Last fall, in October 2017, a new cli-fi movie from Hollywood titled GEOSTORM was released worldwide, and the director, Dean Devlin, was fully aware that his labor of love was a cli-fi film and told me so in an email.

In the film, after an unprecedented series of natural disasters threatens the Earth, the world’s leaders come together to create an intricate network of satellites to control the global climate and keep everyone safe. But something goes wrong — the system built to protect the Earth attacks it, and it’s a race against the clock to uncover the real threat before a worldwide geostorm wipes out everything…and everyone along with it.

Welcome to GEOSTORM, perhaps the most important cli-fi movie of 2017. Did you see it?

''Geostorm'' starred Gerard Butler Abbie Cornish, Daniel Wu, among others, with Oscar nominees Ed Harris and Andy Garcia.

An edge-of-your-seat, heart-pounding ride for movie audiences who enjoy a ticking-clock mystery rife with conspiracy and wrapped in pure escapist fare of epic proportions, ''Geostorm'' had it all: from blistering underground infernos to desert-freezing ice storms and everything in between.

Devlin said that the idea for the story originated when his daughter, then six, asked him to explain climate change. “In the simplest way, she asked me, ‘Why can’t we just build a machine that fixes it?’ That sparked all these ideas in my mind about what would happen if we did build just such a machine. And what if something went horribly wrong? That became the ‘what if’ story—what if we wait too long to deal with extreme climate change? What if we don’t? What if we could create this amazing machine to control the weather around the entire planet? And what would we do if it went rogue?”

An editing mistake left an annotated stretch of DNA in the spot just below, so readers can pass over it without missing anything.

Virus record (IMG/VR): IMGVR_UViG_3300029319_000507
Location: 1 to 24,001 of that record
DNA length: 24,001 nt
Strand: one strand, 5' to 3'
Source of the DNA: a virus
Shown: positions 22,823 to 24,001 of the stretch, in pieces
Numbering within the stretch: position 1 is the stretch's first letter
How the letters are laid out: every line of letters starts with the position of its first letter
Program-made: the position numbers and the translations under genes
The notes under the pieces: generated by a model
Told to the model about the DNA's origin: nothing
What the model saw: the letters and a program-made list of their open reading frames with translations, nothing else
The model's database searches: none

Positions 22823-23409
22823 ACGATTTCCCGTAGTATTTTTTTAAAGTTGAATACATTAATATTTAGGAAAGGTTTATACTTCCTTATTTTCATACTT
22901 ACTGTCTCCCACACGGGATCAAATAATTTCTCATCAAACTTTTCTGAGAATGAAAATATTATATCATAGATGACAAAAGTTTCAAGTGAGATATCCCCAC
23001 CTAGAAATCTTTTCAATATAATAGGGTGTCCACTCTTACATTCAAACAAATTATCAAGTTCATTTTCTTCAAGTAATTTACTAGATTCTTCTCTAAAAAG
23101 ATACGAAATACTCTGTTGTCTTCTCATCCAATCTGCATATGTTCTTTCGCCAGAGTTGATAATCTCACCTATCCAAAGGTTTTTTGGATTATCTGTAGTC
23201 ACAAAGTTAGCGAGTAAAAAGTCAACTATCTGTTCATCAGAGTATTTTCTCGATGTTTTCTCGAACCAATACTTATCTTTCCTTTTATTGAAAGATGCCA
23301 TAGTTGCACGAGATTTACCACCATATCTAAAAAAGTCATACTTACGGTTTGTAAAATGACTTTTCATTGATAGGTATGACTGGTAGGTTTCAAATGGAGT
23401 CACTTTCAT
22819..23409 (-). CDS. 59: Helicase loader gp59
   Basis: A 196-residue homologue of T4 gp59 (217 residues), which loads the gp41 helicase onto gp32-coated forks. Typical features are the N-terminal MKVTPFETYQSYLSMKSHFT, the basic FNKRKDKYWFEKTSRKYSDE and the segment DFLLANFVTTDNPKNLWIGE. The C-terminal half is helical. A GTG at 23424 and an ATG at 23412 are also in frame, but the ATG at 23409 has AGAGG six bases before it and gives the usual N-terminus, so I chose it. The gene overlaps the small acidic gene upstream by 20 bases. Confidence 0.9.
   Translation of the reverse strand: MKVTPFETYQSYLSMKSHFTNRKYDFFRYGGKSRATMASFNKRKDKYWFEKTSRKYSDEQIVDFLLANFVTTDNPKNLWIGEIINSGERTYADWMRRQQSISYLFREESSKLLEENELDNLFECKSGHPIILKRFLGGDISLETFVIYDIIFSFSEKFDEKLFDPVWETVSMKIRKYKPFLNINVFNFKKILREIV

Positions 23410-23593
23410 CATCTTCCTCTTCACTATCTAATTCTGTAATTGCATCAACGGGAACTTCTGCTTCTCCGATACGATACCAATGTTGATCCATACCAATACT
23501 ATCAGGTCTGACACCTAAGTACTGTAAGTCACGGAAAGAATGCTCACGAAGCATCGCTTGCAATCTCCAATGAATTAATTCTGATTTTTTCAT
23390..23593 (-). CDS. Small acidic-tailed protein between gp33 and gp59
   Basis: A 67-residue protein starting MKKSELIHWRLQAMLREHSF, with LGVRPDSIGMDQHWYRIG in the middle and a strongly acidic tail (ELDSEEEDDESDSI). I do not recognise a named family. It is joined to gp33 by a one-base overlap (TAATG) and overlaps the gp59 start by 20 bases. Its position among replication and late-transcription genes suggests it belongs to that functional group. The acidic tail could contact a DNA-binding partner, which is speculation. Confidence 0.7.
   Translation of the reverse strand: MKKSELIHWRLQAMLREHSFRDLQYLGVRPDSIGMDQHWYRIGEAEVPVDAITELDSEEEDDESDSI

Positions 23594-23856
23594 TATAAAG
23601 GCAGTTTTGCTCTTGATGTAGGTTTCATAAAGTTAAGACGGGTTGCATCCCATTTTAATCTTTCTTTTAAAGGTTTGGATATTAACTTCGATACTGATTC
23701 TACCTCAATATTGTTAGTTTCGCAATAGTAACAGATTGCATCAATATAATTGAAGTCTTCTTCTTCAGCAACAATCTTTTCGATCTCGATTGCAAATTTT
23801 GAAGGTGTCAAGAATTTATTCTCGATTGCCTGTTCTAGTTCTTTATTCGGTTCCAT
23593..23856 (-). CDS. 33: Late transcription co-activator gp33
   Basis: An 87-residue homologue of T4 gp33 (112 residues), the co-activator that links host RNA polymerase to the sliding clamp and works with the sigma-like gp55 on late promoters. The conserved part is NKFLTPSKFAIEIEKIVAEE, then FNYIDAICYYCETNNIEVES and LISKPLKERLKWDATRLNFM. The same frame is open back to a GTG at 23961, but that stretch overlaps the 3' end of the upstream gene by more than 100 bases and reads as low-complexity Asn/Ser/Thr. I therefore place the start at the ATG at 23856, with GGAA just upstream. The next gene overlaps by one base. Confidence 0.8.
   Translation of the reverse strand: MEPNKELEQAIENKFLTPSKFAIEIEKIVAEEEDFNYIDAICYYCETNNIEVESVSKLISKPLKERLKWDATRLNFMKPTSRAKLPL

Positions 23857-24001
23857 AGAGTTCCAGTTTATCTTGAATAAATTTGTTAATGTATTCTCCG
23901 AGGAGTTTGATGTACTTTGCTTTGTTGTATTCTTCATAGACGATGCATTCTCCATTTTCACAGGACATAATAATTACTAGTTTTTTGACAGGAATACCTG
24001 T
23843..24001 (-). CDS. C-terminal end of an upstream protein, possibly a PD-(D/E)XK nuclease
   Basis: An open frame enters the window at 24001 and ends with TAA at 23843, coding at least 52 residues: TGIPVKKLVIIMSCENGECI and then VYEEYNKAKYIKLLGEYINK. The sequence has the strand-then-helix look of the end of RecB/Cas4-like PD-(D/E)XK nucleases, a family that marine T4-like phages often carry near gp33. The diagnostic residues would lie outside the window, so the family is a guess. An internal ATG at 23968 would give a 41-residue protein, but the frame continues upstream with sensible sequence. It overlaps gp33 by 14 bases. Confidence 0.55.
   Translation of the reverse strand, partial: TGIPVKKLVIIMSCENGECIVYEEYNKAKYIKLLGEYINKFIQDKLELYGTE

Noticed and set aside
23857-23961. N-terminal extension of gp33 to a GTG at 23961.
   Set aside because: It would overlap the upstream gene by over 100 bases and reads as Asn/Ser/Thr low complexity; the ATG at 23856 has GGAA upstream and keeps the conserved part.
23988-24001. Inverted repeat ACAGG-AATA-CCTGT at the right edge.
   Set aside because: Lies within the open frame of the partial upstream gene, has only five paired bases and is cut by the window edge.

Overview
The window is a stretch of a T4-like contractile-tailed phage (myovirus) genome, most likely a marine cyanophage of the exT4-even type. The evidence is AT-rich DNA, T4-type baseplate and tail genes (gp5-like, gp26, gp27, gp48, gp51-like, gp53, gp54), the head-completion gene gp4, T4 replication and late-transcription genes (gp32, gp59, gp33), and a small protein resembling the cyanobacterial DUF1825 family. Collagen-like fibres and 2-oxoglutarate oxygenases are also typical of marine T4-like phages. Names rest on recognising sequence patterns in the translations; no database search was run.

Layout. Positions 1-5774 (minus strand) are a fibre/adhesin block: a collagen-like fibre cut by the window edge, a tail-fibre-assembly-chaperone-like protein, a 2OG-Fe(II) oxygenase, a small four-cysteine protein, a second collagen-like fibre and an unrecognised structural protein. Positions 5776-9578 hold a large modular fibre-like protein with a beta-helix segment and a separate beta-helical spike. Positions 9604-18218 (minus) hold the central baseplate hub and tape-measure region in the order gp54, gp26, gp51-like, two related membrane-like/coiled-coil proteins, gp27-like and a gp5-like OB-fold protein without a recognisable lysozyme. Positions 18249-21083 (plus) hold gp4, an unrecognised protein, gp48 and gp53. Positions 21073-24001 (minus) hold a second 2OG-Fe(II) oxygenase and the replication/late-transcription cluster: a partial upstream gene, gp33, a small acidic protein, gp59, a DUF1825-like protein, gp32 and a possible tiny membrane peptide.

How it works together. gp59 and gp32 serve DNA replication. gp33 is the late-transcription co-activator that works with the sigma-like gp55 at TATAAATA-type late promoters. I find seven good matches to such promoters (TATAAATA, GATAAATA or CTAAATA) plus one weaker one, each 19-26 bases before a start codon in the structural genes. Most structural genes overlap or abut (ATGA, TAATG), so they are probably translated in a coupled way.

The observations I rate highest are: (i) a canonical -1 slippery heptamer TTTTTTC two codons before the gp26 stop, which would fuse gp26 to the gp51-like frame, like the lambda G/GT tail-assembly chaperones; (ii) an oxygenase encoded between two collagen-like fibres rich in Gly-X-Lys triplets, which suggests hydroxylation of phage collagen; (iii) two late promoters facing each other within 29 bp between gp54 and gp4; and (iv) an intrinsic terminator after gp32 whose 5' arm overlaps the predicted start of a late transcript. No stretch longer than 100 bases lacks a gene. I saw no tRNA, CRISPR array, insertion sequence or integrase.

As the story unfolds in the film, two years have passed since the complex web of interconnected satellites—dubbed ''Dutch Boy''—went online. The years have been tranquil ones, until now. Unexplained malfunctions in the highly sophisticated system are now causing, rather than preventing, deadly weather patterns never before seen by mankind: ice and snow in the deserts of Afghanistan, smoldering under the streets of Hong Kong, and cyclones in India, to name a few.
Dutch Boy is out of control, wreaking havoc across the globe.

“Dean has a mindset that comes from working on big epics like ‘Independence Day,’ so when he put his mind to the subject of global warming, he came up with a timely twist on the genre classic by setting it against the backdrop of a political thriller and filling it with unnatural natural disasters,” said producer David Ellison. “In other words, within our story, the science is sound—it’s the people controlling it who are the problem.”

“For me, entertainment should be just that—entertaining—and not necessarily hit you over the head with a message,” Devlin said. “But I also feel that science fiction works better, has more of an impact, when you have something to say. Hopefully, we’ll take audiences on a roller coaster ride across the planet and off into space, and leave them having had a fantastic time, and maybe just a bit more curious about the world around them.”

So with the advent of more and more cli-fi novels, we are also seeing the rise of more and more cli-fi movies from Hollywood and elsewhere, even indies, and the future looks good for cli-fi as a genre to serve as both a wake up call and a form on mass entertainment. Thought-provoking cinema might help turn the tables.

Stay tuned. Stay awake. Stay woke.